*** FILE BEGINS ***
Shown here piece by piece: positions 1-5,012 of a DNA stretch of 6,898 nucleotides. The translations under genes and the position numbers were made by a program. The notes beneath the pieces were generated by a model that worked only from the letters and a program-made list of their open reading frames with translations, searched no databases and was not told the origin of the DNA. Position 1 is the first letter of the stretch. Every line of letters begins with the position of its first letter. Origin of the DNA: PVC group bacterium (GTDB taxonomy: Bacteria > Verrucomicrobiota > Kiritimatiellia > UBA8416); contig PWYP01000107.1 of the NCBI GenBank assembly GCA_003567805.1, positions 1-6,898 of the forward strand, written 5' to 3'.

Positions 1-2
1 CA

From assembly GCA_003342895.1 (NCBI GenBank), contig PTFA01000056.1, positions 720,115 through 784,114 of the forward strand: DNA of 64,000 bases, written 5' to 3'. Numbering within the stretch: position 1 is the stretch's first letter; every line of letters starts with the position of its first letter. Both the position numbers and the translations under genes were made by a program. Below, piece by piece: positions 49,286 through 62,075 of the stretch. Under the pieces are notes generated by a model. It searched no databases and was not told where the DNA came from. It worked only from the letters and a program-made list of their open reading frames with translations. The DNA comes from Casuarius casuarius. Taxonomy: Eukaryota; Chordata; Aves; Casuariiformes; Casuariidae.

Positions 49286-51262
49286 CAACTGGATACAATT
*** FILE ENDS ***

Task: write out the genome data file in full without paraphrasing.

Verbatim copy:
Shown here piece by piece: positions 1-5,012 of a DNA stretch of 6,898 nucleotides. The translations under genes and the position numbers were made by a program. The notes beneath the pieces were generated by a model that worked only from the letters and a program-made list of their open reading frames with translations, searched no databases and was not told the origin of the DNA. Position 1 is the first letter of the stretch. Every line of letters begins with the position of its first letter. Origin of the DNA: PVC group bacterium (GTDB taxonomy: Bacteria > Verrucomicrobiota > Kiritimatiellia > UBA8416); contig PWYP01000107.1 of the NCBI GenBank assembly GCA_003567805.1, positions 1-6,898 of the forward strand, written 5' to 3'.

Positions 1-2
1 CA

From assembly GCA_003342895.1 (NCBI GenBank), contig PTFA01000056.1, positions 720,115 through 784,114 of the forward strand: DNA of 64,000 bases, written 5' to 3'. Numbering within the stretch: position 1 is the stretch's first letter; every line of letters starts with the position of its first letter. Both the position numbers and the translations under genes were made by a program. Below, piece by piece: positions 49,286 through 62,075 of the stretch. Under the pieces are notes generated by a model. It searched no databases and was not told where the DNA came from. It worked only from the letters and a program-made list of their open reading frames with translations. The DNA comes from Casuarius casuarius. Taxonomy: Eukaryota; Chordata; Aves; Casuariiformes; Casuariidae.

Positions 49286-51262
49286 CAACTGGATACAATT